Sunday, December 13, 2015

Spanish Treasure Galleon San Jose Found Off Colombia's Coast

The San Jose and its estimated $17 billion treasure have been missing for more than 300 years.

by Nina Golgowski Trends reporter, The Huffington Post
After more than 300 years resting on the Caribbean floor, a sunken Spanish galleon believed to be carrying as much as $17 billion in treasure has been found, Colombia's president announced Friday.
"Great news: We found the galleon San Jose!” President Juan Manuel Santos tweeted.
The 1,066-ton ship was sunk by the British Navy in 1708 while carrying gold and silver bound for Europe during the War of the Spanish Succession.
Santos’ office shared underwater photos of cannons, ceramic and porcelain vases and a sword hilt nestled on the ocean floor on Saturday. Santos also tweeted a video showing a search team at sea.
The president called the find, located off Cartagena's coast, “a milestone for our underwater cultural heritage."
Though the war behind the ship’s downfall may be history, a modern-day legal battle over the shipwreck’s booty has been ongoing for several decades.
U.S.-based salvage company Sea Search Armada has been actively searching for the legendary treasure since the early 1980s. When it sank, the ship was carrying between $4 billion and $17 billion in gold and silver meant to help fund France's ongoing war against Britain, according to SSA
Between 1980 and 1983, SSA Managing Director Jack Harbeston claims the company spent more than $10 million on surveying the ocean floor -- in addition to $2 million to $3 million over the next 28 years to "defend" the company's rights to it.
Harbeston, in an email to The Huffington Post, said the legal trouble began when the company made a pact with the Colombian government, promising that they would split any treasure collected from the wreckage.
When SSA later found what it believed to be the shipwreck's location and shared its coordinates with government officials, he says the government went back on that promise and further prohibited the company from visiting the site, going so far as to threaten "military force" should investigators return.
SSA consequently filed a lawsuit against the government in 1989, asserting its claim to the wreckage.
"Our thirty years of fighting for our rights in Colombia has led us to conclude that you can't believe a single thing the [Colombian government] says about the San Jose and our rights to it," Harbeston said.
In a major blow to the determined treasure hunters, a U.S. court in 2011 ruled that the SSA had missed the statute of limitations to sue for its right to the treasure. The group has since appealed that ruling.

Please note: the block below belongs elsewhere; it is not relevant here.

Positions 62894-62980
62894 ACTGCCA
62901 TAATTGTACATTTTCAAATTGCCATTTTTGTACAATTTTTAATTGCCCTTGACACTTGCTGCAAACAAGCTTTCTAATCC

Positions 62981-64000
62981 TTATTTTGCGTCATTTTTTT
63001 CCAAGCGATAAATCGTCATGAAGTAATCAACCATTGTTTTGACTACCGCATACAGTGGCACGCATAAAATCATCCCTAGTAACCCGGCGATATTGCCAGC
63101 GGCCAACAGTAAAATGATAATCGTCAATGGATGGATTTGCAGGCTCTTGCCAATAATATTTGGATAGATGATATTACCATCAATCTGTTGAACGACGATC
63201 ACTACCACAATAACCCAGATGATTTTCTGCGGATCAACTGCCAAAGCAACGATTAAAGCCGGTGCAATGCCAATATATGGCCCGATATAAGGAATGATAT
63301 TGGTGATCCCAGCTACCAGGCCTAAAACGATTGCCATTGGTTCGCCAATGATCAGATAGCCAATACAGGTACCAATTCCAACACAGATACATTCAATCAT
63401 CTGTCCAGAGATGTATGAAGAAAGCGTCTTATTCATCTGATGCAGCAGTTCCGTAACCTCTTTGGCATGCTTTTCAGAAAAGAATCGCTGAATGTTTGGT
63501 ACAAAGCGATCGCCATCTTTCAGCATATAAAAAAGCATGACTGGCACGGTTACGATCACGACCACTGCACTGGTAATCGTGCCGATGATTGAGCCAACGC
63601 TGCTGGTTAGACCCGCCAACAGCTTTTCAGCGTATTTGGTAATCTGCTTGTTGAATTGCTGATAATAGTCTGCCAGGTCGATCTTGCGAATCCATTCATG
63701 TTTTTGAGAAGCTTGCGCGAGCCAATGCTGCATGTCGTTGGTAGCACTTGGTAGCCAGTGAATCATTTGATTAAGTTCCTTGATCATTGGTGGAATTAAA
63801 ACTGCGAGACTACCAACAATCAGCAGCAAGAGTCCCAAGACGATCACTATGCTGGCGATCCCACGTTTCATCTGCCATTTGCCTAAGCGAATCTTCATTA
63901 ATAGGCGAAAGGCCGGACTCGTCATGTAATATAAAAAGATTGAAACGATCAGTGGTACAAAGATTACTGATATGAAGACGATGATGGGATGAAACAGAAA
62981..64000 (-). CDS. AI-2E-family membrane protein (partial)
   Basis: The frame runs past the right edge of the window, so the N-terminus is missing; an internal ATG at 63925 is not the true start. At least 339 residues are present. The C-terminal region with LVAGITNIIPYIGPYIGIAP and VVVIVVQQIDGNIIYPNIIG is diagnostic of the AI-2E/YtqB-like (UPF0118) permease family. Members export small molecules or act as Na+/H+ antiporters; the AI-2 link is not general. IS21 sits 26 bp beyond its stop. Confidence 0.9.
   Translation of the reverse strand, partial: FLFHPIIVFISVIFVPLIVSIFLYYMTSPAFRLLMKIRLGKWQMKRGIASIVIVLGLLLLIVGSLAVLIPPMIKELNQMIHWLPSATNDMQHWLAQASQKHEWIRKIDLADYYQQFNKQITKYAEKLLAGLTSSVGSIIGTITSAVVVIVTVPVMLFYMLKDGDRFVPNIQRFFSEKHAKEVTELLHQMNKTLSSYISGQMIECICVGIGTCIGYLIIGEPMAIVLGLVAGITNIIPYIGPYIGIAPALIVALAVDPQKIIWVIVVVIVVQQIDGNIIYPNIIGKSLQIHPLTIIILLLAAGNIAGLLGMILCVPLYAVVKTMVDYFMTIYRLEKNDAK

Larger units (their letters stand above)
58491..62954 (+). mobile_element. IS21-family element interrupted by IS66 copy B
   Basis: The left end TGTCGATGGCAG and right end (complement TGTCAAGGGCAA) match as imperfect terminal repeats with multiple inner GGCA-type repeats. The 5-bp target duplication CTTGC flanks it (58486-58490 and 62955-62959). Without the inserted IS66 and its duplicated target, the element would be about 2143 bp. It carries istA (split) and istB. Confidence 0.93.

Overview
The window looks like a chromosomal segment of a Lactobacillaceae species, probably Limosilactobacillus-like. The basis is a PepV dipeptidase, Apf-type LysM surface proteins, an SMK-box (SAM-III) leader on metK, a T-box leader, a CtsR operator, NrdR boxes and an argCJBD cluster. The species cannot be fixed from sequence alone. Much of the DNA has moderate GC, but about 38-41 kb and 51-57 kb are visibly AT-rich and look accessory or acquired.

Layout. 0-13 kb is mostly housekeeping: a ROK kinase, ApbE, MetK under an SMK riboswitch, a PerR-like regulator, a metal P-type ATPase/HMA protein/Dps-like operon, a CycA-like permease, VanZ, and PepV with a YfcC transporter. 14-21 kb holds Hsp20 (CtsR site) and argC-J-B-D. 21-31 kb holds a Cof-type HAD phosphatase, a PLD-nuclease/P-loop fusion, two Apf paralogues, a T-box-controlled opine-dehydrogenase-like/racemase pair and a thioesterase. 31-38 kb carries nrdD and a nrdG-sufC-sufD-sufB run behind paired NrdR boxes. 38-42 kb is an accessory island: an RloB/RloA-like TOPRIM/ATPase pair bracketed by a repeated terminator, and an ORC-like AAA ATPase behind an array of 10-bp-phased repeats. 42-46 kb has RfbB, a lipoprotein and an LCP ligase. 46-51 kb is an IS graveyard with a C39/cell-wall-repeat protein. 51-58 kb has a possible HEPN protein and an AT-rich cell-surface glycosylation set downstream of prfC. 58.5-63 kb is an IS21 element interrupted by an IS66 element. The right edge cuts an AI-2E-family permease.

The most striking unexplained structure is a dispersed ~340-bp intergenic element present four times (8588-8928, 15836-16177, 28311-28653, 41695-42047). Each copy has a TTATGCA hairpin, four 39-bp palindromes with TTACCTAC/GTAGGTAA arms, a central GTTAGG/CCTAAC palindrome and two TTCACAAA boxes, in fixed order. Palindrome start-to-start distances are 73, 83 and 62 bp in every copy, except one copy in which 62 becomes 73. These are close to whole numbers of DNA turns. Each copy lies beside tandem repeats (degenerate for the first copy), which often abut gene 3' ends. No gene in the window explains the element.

According to Santos' office, the ship was discovered on Nov. 27 in an area that was not referenced by previous studies and searches.
Harbeston argues that if that's the case, why block the company from returning to the sites it previously visited?
"If, as the [Colombian government] claims, there is nothing at the sites disclosed to it by SSA, why wouldn't it let us visit the sites?  If we visited our sites and found nothing then the game was over for SSA; we would fold our tent and leave. The [Colombian government] would be rid of us," he said.

Saturday, December 12, 2015

Stonehenge May Have Been Built Somewhere Else First, Then Moved

"Stonehenge is a second-hand monument."

  • Ed MazzaOvernight Editor, The Huffington Post

  • Resultado de imagen de Stonehenge
  • Stonehenge may not look very portable, but scientists say part of the massive ancient monument may have been first built somewhere else before being moved hundreds of years later.
    The new finding, published on Monday in the journal Antiquity, traces the bluestones -- or the smaller stones used at the 5,000-year-old monument -- to two quarries in Wales. 
    But while the mystery of where the stones came from may have been solved, a new one has just emerged: Those stones were pulled from the quarries some five centuries before Stonehenge itself was built in what is now Wiltshire, 140 miles away.
    "It could have taken those Neolithic stone-draggers nearly 500 years to get them to Stonehenge, but that’s pretty improbable in my view," Professor Mike Parker Pearson of UCL Institute of Archaeology and director the research team behind the study said in a news release. "It's more likely that the stones were first used in a local monument, somewhere near the quarries, that was then dismantled and dragged off to Wiltshire."